• A complete Doppler evaluation of the fetal heart including assessment of the AV valve(s) for stenosis, regurgitation, and direction of flow at the atrial septum and ductus arteriosus must be performed at each examination.
  • Additional lesions that might influence surgical approach must be delineated to allow determination of ultimate surgical palliation strategy (SV palliation vs biventricular repair).
  • Suspected outflow tract abnormalities should be evaluated on fetal echocardiography before discussing prognosis, associated abnormalities, and additional testing (including genetic testing) with the patient.
  • For suspected outflow tract abnormalities, complete evaluation includes imaging the branch pulmonary arteries at their origins. Discontinuity, segmental stenosis, and major aortopulmonary collateral vessels can coexist with an apparently patent outflow tract and/or ductus arteriosus; direction of ductal flow by Doppler must be documented.
  • Aortic arch laterality must be documented at least once during gestation, and an attempt made to delineate branching pattern especially if the aortic and ductal arches are on opposite sides of the trachea.
  • The aortic arch is at risk in any lesion with subaortic obstruction or subpulmonary VSD; the arch should be imaged by 2D and Doppler echocardiography in the axial and sagittal planes to evaluate patency and dimensions.
  • Any fetus with d-TGA should have late-gestation assessment of foramen ovale patency.
  • In pregnancies involving fetal diagnosis of l-TGA, serial echocardiographic evaluation of the fetus should be offered, to identify progressive AV valve regurgitation and rhythm abnormalities, including complete heart block.
  • Serial evaluation of the heart should be performed if valve stenosis is suspected, including assessment of ventricular size and function, as well as the presence of endocardial fibroelastosis.
  • Direction of flow in the ductal and aortic arches must be documented at every examination; abnormal flow direction heralds critical postnatal obstruction.
  • Doppler pressure gradients may be measured and reported but are not necessarily indicative of stenosis severity.
  • Direction of flow at the atrial septum must be documented at every examination.
  • Evaluation of biventricular function is recommended in aortic and pulmonary valve stenosis, including but not limited to Doppler venous and ventricular inflow patterns, time intervals, presence of valve regurgitation, fractional area change, fractional shortening, and cardiothoracic ratio.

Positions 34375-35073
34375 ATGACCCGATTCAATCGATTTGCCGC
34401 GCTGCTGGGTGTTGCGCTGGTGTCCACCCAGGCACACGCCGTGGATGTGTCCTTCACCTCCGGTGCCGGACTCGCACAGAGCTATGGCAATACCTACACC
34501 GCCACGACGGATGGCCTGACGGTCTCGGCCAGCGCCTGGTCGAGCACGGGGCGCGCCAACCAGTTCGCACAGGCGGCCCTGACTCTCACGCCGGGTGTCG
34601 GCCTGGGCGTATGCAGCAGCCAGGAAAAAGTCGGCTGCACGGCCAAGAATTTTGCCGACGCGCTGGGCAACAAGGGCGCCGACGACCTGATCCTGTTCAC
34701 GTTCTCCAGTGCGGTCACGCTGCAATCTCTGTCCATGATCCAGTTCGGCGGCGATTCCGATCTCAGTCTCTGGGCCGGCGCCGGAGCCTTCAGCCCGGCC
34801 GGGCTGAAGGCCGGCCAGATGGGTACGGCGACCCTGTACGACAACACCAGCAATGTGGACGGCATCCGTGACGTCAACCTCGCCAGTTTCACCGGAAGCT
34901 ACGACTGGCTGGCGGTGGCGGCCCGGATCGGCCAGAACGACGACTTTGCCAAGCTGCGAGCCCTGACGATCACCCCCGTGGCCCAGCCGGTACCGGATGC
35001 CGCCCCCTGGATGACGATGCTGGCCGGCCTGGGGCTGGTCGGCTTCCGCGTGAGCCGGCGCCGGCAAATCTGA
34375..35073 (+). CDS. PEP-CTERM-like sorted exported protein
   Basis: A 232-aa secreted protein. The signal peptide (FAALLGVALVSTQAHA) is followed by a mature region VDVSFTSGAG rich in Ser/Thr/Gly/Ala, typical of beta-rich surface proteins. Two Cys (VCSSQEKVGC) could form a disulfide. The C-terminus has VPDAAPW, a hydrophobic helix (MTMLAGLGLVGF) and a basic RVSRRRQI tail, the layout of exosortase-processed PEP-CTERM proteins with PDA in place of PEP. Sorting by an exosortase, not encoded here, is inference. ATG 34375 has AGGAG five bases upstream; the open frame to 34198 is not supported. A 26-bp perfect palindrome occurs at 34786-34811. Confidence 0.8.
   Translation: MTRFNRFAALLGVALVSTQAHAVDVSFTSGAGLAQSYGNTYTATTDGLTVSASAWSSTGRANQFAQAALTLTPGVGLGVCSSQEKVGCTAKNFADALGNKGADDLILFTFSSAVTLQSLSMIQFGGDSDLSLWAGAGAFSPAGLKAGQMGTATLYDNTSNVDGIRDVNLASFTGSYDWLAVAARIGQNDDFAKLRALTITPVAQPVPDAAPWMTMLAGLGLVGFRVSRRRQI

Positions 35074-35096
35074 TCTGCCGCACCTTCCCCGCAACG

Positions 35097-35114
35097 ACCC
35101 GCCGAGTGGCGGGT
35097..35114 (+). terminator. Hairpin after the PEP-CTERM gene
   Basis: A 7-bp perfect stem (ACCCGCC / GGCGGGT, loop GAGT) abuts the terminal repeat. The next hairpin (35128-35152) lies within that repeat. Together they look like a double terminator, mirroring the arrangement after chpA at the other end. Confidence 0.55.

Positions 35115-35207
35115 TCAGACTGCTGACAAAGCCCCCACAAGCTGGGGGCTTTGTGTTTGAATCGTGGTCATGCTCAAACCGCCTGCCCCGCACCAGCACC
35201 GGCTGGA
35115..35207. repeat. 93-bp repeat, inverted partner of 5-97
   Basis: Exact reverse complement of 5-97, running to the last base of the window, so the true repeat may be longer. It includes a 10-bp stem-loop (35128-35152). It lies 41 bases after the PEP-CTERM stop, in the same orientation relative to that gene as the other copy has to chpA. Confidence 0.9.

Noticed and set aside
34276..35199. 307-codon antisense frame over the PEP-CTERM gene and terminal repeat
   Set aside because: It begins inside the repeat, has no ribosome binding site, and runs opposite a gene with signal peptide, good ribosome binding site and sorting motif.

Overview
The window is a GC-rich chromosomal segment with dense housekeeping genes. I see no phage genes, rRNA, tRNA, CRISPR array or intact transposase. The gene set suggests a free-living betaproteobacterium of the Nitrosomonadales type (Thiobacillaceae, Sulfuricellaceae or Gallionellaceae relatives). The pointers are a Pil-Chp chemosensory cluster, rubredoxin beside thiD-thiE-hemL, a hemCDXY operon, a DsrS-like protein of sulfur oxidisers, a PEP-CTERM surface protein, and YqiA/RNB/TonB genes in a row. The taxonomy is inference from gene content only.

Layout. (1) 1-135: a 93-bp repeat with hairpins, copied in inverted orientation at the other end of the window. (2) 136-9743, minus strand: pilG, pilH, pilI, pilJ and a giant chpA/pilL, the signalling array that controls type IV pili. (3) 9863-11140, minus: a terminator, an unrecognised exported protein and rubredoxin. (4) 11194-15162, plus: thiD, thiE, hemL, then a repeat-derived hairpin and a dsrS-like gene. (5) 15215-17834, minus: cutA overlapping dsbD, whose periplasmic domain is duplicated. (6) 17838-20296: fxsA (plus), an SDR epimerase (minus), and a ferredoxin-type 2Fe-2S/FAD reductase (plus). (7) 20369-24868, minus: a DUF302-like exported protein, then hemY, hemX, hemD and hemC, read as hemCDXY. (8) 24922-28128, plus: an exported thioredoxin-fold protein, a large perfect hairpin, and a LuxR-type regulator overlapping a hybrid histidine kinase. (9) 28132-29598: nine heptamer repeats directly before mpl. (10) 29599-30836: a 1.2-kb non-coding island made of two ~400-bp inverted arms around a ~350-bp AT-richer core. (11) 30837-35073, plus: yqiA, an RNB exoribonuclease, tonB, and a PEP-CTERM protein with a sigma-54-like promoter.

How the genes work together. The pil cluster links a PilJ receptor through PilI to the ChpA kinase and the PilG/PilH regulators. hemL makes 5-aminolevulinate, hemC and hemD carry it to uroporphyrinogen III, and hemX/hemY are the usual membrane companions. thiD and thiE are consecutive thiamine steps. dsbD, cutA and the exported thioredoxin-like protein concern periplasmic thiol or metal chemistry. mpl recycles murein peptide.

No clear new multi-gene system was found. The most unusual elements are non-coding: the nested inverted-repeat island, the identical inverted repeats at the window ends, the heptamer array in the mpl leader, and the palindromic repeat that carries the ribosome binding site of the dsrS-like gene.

• Serial evaluation of valvular regurgitation should be performed, as it may worsen with advancing gestation.
  • Progressive cardiomegaly is a common feature of fetal heart disease associated with significant AV and semilunar valve regurgitation.
  • In severe Ebstein anomaly or severe TV dysplasia, PW and/or CW Doppler interrogation of the tricuspid regurgitation jet should be performed as a measure of RV function because it can be used to predict clinical outcome.
  • Assessing cardiac position in TOF with APVS should be performed, given that an abnormal axis due to segmental lung fluid trapping may be associated with significant airway obstruction after birth and can be used to predict outcome.
  • Aortic and ductal arch laterality (sidedness) should be documented as part of every fetal echocardiographic examination.
  • Vascular anatomy should be assessed in the 3VT view given that vascular rings, slings, and right aortic arch are readily detectable by fetal echocardiography.
  • Attempts should be made to diagnose aberrant subclavian artery origin, especially if an aortic arch laterality abnormality is suspected.
  • Maternal, fetal, and neonatal care providers must work together to determine the implications for the fetus and pregnant person during the remainder of pregnancy and the perinatal/neonatal period once a diagnosis of fetal CHD is made.
  • Serial fetal echocardiographic follow-up to assess changes in fetal status and guide anticipated postnatal management is indicated for specific cardiac diagnoses at risk for postnatal hemodynamic compromise.
  • Risk stratification on the basis of fetal echocardiography may be used to facilitate communication and standardize clinical approach to perinatal management of the pregnant person and fetus.



Performance of the Fetal Echocardiogram

Authoring Organization